We’re in lockdown as a virus spreads through our lungs, and everyday I take a walk around the neighbourhood for my sixty minutes government-approved outdoor activity. I live in Haggerston, London, where it’s pleasant to wander. There’s the canal nearby, now chock full of new joggers, and there’s London Fields, with benches, trees and small, helmet-clad children zigzagging through legs on tricycles. Personally, I prefer to wander the four or five streets that form a web directly behind my flat: they are quiet and they are posh, with well-tended front gardens, their peonies and wisteria bursting with new blooms. I am careful when I cross paths with others, I move to the side, I keep two meters away, so my droplets won’t infect them. We side-eye each other. Some children also chalk up the sidewalk—there’s a pastel-pink dinosaur growling next to someone’s garbage can. The truth is, I like to walk these streets because they’re empty and manicured, but I also walk them because I enjoy looking into other people’s homes. Actually, the whole point of my walk—besides getting some fresh air—is to pass by one specific window. It comes just after the magnolia tree, whose flowers are still unfurling from their tightly bound purple-pink shallot buds. Beyond this window hangs a painting, a portrait of a woman by the artist Kaye Donachie.
‘The women I paint appear as spectres’, Donachie once said in an interview, and this spectre caught my eye one evening. I had seen her before, several years ago, hanging on Maureen Paley’s gallery walls. Donachie, I learned then, works from archival imagery, black and white photographs of early twentieth-century women. Writers, poets, artists and activists who remain marginalised figures in history. The artist works like a medium, conjuring them back to life. She does this through the sensuality of paint, seducing us into feeling their presence anew. ‘I’m crushing. Hard.’ wrote the art critic Rosanna Mclaughlin in a review of Donachie’s work, wooed by the portraits’ bruised lips and melancholy looks. I can relate. I don’t know who the sitter is in the painting I peer at through my neighbour’s window, but I love visiting her at night. She glows from within the lit-up interior, her skin and hair a medley of purples, greys and blues, otherworldly colours that anchor her out of this world. She has the sad look characteristic of Donachie’s portraits. Her gaze is downcast and to the side, a bit shy. You can look at her for as long as you want, she won’t challenge your stare. Or at least you could if you saw this portrait in a museum or a gallery, or if you were its lucky owner. I don’t exactly feel comfortable standing outside someone’s window, admiring a painting hanging on their wall, especially when they’re enjoying a pasta dinner beneath it. So I slow my step before the magnolia tree, I pass her by, and that’s that.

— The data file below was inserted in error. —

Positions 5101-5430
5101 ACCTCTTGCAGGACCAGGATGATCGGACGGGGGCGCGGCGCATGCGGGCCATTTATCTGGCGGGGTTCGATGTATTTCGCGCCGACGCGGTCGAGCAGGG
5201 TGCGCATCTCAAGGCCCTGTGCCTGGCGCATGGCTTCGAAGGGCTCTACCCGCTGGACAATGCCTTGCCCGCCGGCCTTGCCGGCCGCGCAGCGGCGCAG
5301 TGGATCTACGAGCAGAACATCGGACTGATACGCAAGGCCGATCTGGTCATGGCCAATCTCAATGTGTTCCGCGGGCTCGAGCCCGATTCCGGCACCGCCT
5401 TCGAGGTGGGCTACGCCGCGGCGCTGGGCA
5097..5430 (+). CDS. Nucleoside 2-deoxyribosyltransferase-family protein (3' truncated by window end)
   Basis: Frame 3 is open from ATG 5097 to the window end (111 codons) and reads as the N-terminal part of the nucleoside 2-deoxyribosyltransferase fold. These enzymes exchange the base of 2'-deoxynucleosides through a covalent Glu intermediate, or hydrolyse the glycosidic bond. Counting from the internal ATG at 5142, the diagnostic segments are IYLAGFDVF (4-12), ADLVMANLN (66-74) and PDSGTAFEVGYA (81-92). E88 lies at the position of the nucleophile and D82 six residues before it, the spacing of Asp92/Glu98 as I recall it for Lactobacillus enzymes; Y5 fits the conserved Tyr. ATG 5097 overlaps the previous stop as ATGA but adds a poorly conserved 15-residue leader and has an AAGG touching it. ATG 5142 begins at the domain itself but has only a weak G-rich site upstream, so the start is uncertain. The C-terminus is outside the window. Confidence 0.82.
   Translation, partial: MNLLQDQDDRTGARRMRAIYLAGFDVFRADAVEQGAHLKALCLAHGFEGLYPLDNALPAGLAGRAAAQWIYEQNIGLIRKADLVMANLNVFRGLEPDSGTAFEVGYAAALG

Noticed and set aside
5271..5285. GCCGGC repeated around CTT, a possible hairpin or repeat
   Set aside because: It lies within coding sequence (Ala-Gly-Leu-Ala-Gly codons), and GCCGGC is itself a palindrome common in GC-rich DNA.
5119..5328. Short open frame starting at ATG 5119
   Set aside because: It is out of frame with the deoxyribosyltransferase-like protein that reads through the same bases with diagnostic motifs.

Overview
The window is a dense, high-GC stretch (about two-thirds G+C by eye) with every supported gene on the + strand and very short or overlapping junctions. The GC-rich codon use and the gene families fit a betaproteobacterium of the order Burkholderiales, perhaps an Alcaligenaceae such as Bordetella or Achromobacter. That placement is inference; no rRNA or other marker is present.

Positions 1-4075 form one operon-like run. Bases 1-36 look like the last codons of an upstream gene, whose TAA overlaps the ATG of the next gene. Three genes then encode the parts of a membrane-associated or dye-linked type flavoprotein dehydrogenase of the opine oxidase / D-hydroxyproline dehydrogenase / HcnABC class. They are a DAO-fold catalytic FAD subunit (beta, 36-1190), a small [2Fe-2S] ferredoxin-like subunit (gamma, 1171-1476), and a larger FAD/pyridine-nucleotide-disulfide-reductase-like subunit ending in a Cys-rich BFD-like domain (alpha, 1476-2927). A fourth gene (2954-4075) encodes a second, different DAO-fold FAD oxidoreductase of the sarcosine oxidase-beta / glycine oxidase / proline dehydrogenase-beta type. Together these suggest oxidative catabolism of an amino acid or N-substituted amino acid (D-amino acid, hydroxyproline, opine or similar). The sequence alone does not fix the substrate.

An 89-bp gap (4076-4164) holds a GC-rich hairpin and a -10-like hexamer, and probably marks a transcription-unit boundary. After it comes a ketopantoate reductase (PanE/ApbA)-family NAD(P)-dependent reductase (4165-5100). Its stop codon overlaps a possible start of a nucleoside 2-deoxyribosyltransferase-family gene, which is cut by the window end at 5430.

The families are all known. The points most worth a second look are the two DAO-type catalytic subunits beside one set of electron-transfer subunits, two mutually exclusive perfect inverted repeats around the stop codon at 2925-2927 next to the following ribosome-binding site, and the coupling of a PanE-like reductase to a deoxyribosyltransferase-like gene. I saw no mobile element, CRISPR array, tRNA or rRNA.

This is the only painting I can see in person with museums and galleries currently closed.. At a time when the material strangeness and pleasure of our immediate surroundings are heightened by sustained intimacy, our encounters with visual art, that inherently material thing, now mostly take place digitally. Sprawled on my sofa, my neck forming a double chin, I can inspect all 936 of the Prado’s Goyas and zoom in on Monet’s water lilies until the aqueous landscape becomes a tight weave of canvas fibres. It’s a closeness that no security guard would allow in the physical context of a museum and I’ll admit that there’s a value to this. But paintings are defanged when squeezed into the small space of the screen: they lose their ability to catch you and devour you. When I walk through a museum in real life, an artwork might pull me by the texture of its surface, the way the light hits its features, or the whispering couple standing next to it. On my computer, the webpage containing the image of Monet’s landscape is bookmarked between tabs holding my email account and BBC news. Staring at those pixels on my screen I feel deadened, inattentive, and dazed.
I long for museum visits again, but it’s just one longing among many: I can’t wait to see my partner, my family and my friends again, to touch their hands and feel their skin. It’s overwhelming, panic-enducing even, to think of the flurry of contact that will happen after this long period of social deprivation.
Before the outbreak, I read a profile of the novelist Jenny Offill, and something she said stuck with me, and now seems newly relevant. It relates to scurvy, the maritime killer that took the lives of some two million people between the sixteenth and nineteenth centuries. Offill sees parallels between the disease and the longing we feel on our warming planet, for a world disappearing before our eyes. Sailors suffered from jumbled perceptions and pin-sharp emotions as the lack of Vitamin C disinhibited their sensory receptors of smell, touch, taste and hearing. They simply felt too much. The perfume of blooming flowers made them cry out in agony. ‘They felt like they would die from the bite of a piece of fruit,’ Offill said. ‘The voluptuous luxury of it was so overwhelming.’
Edmée Lepercq is an arts writer based in London.